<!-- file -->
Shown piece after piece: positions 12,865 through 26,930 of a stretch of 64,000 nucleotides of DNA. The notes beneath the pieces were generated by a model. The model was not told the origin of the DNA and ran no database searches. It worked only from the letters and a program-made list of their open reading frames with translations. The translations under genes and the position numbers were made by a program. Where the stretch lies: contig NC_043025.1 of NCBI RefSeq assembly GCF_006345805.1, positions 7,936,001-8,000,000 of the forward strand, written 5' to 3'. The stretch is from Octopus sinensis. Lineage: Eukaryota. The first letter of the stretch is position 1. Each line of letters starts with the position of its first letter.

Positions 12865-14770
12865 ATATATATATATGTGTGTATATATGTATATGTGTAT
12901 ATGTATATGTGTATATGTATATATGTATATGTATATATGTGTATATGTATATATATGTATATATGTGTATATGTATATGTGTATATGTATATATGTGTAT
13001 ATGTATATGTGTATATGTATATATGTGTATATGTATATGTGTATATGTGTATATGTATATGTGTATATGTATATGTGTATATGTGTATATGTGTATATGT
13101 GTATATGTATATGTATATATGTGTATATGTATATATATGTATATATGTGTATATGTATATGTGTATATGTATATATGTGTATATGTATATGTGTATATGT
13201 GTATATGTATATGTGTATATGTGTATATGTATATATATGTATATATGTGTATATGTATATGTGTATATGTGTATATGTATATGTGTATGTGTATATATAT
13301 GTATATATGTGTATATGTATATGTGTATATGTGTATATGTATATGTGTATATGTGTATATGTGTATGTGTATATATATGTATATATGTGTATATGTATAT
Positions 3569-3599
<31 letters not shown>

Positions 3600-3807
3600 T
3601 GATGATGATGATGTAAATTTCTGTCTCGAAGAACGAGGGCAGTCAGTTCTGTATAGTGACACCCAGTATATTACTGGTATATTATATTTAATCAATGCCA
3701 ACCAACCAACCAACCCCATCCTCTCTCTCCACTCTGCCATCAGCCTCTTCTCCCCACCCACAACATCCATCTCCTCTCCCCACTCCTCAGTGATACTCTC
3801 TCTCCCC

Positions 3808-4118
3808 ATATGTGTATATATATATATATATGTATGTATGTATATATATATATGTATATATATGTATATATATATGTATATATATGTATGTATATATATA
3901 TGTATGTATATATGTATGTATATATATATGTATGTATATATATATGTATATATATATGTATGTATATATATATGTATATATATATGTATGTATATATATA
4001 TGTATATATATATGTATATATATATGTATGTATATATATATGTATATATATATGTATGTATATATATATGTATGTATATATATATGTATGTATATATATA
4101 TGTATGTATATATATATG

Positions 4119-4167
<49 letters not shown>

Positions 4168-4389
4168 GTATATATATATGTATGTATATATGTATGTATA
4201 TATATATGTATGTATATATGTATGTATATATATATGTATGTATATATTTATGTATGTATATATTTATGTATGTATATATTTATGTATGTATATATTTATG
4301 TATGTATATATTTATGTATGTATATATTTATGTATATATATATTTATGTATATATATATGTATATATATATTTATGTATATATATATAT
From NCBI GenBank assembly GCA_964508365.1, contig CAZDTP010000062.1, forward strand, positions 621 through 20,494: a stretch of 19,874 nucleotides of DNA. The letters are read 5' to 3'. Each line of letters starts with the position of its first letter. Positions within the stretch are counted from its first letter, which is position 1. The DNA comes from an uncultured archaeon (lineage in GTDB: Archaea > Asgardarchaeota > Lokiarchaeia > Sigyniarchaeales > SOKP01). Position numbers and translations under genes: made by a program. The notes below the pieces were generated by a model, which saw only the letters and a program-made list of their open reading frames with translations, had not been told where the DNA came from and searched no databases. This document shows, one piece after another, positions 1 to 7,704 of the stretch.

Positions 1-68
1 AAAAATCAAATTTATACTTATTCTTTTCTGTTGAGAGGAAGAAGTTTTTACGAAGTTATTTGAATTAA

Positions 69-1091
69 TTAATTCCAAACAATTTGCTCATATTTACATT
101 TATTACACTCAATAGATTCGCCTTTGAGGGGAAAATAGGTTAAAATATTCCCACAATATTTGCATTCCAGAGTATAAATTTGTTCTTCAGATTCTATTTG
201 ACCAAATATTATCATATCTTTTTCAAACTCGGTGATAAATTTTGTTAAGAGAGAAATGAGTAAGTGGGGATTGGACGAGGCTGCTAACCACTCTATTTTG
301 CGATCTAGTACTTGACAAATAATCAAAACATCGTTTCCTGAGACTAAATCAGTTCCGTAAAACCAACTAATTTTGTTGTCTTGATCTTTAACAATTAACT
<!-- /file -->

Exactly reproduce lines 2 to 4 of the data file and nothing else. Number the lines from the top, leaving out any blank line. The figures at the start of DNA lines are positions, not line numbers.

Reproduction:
Positions 12865-14770
12865 ATATATATATATGTGTGTATATATGTATATGTGTAT
12901 ATGTATATGTGTATATGTATATATGTATATGTATATATGTGTATATGTATATATATGTATATATGTGTATATGTATATGTGTATATGTATATATGTGTAT